Aspiration and Aspiration Pneumonia

Your physician or speech-language pathologist may have recommended an instrumental swallowing assessment ( video-swallow study or fiberoptic evaluation of swallowing), be conducted to better assess the strength and efficiency of muscles involved in swallowing, and the ability of your vocal folds to protect you airway from aspiration. (aspiration is when secretions, food or liquid enter into the airway passing through the vocal folds). Aspiration normally triggers a cough, a protective reaction to material threatening the airway. Unfortunately, if the larynx has lost normal sensation, or cough power is weak, aspiration may occur without a cough, and we call this “silent aspiration.” The primary symptom when aspiration is “silent”, therefore, may be a fever, signaling the development of aspiration pneumonia, a serious illness, requiring antibiotics and sometimes hospitalization. If aspiration pneumonia is recurring, a stomach feeding tube may be recommended, as a means of providing safe nutrition.

You may wonder: does everyone who aspirates develop aspiration pneumonia? The short answer, would be no. Like a tropical depression developing in the Atlantic, the right conditions need to be in place for the development of a hurricane or “perfect storm.” For a hurricane to develop, conditions include: the temperature of the water, the direction of the winds, and the land mass the storm travels over. The “perfect storm” of aspiration pneumonia also includes conditions such as:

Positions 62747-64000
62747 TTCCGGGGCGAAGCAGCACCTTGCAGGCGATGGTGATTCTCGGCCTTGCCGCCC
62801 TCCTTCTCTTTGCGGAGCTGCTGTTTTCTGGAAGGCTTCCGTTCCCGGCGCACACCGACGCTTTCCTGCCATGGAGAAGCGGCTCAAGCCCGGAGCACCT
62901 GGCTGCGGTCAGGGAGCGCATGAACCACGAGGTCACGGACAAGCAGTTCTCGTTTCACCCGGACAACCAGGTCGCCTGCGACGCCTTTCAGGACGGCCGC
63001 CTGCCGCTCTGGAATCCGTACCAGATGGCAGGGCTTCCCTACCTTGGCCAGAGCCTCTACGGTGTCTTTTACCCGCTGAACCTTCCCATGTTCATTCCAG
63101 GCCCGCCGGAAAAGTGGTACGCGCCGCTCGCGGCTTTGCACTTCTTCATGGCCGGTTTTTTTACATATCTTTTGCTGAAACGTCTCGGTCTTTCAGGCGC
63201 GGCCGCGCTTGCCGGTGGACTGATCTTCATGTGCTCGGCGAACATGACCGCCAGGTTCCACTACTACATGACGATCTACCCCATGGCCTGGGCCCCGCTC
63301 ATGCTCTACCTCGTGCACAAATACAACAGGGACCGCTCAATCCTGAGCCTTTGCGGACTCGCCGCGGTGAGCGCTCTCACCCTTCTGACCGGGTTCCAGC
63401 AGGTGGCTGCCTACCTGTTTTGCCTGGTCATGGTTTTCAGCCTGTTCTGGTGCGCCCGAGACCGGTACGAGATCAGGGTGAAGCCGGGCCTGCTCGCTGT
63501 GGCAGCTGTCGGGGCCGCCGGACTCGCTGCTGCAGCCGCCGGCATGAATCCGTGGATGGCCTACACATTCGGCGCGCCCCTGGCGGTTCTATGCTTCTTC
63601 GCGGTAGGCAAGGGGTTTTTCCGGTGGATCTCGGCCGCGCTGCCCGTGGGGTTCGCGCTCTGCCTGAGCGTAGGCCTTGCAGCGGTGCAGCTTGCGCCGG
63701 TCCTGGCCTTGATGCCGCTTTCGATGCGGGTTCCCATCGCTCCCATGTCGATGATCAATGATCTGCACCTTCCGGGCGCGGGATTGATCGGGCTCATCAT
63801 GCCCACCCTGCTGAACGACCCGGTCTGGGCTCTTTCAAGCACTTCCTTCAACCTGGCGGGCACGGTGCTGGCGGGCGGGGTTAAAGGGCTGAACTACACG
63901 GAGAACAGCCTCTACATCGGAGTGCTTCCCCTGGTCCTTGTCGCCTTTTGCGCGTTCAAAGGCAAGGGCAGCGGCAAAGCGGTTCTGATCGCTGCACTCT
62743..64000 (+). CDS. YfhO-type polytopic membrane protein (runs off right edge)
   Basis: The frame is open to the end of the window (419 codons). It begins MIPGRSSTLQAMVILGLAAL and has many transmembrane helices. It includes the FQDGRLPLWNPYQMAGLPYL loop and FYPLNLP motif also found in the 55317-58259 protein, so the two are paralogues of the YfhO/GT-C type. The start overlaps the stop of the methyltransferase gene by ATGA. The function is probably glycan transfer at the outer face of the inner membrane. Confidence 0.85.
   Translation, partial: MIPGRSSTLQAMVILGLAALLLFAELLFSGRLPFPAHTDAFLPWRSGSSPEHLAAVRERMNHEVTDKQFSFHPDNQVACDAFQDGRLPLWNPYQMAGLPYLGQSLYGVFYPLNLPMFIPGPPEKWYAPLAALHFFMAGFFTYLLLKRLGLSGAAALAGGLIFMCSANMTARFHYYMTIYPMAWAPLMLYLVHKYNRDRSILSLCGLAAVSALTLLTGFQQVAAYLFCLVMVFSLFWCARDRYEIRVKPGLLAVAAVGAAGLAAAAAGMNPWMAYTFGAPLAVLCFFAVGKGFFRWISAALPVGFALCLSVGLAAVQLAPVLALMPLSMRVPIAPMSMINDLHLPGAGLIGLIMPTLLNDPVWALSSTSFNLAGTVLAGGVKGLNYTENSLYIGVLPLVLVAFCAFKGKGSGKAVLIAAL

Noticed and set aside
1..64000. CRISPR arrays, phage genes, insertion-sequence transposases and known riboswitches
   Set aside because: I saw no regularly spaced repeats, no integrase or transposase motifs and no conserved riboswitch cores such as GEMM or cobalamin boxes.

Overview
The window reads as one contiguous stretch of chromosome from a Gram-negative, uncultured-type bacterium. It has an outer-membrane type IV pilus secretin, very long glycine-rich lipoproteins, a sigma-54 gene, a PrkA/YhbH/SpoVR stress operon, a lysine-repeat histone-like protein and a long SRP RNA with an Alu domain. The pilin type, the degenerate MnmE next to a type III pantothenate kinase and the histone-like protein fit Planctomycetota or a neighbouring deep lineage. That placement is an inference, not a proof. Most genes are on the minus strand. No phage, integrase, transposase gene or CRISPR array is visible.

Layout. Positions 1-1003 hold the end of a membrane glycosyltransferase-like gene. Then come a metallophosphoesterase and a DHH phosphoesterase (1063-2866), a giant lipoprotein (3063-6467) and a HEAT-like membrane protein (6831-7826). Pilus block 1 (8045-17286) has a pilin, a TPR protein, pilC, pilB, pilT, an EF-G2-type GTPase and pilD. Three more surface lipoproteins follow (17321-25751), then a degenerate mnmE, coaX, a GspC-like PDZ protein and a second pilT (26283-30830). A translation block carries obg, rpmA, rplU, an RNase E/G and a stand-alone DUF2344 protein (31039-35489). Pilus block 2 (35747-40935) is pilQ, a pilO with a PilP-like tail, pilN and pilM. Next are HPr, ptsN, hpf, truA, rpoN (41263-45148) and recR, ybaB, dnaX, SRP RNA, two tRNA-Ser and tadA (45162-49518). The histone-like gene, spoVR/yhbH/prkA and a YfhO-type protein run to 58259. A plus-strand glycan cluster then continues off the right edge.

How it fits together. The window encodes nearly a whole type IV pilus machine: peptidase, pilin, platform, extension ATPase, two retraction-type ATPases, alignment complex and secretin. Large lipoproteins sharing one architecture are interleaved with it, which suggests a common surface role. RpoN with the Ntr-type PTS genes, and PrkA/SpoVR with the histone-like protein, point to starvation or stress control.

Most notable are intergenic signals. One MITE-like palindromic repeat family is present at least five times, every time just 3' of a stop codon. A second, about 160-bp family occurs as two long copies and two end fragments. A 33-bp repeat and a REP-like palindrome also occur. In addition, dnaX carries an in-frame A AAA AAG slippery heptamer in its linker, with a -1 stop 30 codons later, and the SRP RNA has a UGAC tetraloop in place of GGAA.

•A serious illness or recent surgery

•Weakened or deconditioned muscles form disease or disuse as when recovering from a recent surgery

•Poor oral hygiene ( not brushing teeth or dentures) and bacteria from the mouth travels on secretions into the airway

•Poor cough effort or power which reduces the ability to clear material from the upper and lower airway

•Long periods of being bed bound and unable to feed oneself or move oneself

•The material aspirated can also be a factor, with water aspirated in trace amounts being less harmful to the lungs than food particles.

So, why do some people aspirate small amounts when eating or drinking and yet never develop aspiration pneumonia? Perhaps, they are resistant to the development of pneumonia because they have prepared their body for the impending “storm”. Some characteristics of those individuals might be:

•They have strengthened and fortified muscles, including throat muscles with exercise

•They have performed respiratory strengthening exercise to improve their cough power or strength

•If hospitalized, they have worked with nursing, physical therapy, or speech therapy soon after surgery to regain muscle strength and cough power

•They have brushed their teeth or dentures daily

•They are non smokers

Your speech-language pathologist/swallowing therapist may provide you with specific exercises or swallowing techniques intended to reduce your risk of developing aspiration pneumonia. Adhering to those recommendations is important, and may be your best defense against developing more serious illness or help you with further recovery if already diagnosed with aspiration pneumonia.

The information contained herein should not be construed as medical advice, and is not intended to replace the medical advice of your physician or other licensed health care provider in your state. You should continue to consult your physician for matters regarding your health